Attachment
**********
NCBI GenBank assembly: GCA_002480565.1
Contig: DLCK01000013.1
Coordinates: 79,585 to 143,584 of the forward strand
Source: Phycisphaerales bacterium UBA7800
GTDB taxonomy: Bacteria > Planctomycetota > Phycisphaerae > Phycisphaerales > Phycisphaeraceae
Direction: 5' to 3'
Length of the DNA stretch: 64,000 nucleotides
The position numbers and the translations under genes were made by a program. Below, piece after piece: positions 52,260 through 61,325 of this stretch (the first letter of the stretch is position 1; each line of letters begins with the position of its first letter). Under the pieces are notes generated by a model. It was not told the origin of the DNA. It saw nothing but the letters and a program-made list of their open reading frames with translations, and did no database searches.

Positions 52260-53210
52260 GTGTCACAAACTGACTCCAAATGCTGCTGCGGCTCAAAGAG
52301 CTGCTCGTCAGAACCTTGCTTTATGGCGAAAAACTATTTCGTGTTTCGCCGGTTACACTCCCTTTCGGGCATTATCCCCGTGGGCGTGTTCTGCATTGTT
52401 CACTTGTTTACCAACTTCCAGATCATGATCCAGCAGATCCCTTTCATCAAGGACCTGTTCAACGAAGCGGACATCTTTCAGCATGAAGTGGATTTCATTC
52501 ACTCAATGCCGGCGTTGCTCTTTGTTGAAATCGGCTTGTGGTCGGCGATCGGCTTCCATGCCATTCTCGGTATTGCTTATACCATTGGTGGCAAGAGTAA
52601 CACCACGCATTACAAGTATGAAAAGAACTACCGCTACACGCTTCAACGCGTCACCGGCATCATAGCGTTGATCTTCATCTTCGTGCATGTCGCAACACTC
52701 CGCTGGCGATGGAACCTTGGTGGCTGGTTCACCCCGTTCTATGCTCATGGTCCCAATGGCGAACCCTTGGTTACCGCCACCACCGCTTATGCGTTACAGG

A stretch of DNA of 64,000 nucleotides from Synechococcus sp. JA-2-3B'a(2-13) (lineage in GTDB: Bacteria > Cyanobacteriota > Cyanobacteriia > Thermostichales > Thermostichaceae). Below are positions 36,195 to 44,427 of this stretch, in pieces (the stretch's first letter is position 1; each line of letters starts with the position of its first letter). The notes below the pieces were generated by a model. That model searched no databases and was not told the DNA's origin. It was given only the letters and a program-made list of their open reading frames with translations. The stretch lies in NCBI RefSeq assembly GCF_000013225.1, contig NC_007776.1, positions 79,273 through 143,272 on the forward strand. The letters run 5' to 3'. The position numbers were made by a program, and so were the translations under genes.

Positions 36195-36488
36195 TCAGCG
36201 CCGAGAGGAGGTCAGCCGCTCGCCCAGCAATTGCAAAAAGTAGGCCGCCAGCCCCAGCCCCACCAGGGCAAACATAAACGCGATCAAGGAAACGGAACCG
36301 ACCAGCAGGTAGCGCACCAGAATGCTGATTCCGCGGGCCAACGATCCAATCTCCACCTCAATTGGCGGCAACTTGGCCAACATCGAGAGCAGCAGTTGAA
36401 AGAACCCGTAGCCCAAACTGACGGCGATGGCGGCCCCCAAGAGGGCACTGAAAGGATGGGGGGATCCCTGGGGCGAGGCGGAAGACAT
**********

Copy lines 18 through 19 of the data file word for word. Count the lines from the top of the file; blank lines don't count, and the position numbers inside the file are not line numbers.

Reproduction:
36195 TCAGCG
36201 CCGAGAGGAGGTCAGCCGCTCGCCCAGCAATTGCAAAAAGTAGGCCGCCAGCCCCAGCCCCACCAGGGCAAACATAAACGCGATCAAGGAAACGGAACCG